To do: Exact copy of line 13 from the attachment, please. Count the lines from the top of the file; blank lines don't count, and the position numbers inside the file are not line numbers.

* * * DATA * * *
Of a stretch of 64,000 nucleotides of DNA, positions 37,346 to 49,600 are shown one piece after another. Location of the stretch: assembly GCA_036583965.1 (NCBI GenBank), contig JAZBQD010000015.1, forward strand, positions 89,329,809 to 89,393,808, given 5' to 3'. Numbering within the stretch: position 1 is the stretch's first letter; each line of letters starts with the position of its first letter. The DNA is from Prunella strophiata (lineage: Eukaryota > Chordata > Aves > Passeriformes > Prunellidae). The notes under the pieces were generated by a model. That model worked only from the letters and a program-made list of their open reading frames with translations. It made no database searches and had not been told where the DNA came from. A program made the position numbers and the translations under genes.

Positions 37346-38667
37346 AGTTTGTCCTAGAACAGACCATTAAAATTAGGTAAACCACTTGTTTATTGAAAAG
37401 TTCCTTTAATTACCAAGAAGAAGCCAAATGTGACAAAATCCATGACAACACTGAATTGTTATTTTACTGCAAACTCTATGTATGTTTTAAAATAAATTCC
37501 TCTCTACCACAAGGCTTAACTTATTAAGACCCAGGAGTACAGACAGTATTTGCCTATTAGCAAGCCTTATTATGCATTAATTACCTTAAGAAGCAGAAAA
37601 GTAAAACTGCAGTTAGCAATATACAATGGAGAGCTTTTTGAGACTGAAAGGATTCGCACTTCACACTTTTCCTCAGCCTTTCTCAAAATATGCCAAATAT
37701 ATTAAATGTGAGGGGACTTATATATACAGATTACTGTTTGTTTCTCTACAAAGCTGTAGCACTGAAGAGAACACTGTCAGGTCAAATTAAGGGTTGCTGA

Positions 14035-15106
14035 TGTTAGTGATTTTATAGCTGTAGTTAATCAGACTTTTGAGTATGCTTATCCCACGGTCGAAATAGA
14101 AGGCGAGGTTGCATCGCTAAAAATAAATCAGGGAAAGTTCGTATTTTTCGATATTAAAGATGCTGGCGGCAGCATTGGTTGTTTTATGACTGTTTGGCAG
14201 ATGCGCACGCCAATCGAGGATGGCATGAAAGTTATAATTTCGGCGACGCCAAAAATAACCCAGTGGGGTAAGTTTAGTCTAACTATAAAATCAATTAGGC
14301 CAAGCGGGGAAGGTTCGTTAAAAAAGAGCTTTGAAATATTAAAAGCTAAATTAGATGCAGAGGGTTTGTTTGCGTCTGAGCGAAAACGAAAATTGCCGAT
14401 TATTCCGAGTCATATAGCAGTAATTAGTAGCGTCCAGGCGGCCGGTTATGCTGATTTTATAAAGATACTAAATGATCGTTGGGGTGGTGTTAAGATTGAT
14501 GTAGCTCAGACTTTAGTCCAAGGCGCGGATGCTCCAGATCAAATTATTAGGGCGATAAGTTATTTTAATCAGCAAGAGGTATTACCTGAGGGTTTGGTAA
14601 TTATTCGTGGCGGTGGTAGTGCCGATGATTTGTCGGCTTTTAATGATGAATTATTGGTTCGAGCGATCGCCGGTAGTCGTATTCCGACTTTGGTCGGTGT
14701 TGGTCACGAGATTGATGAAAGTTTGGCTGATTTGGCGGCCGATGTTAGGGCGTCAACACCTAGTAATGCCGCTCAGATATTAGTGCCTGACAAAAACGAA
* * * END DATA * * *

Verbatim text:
14401 TATTCCGAGTCATATAGCAGTAATTAGTAGCGTCCAGGCGGCCGGTTATGCTGATTTTATAAAGATACTAAATGATCGTTGGGGTGGTGTTAAGATTGAT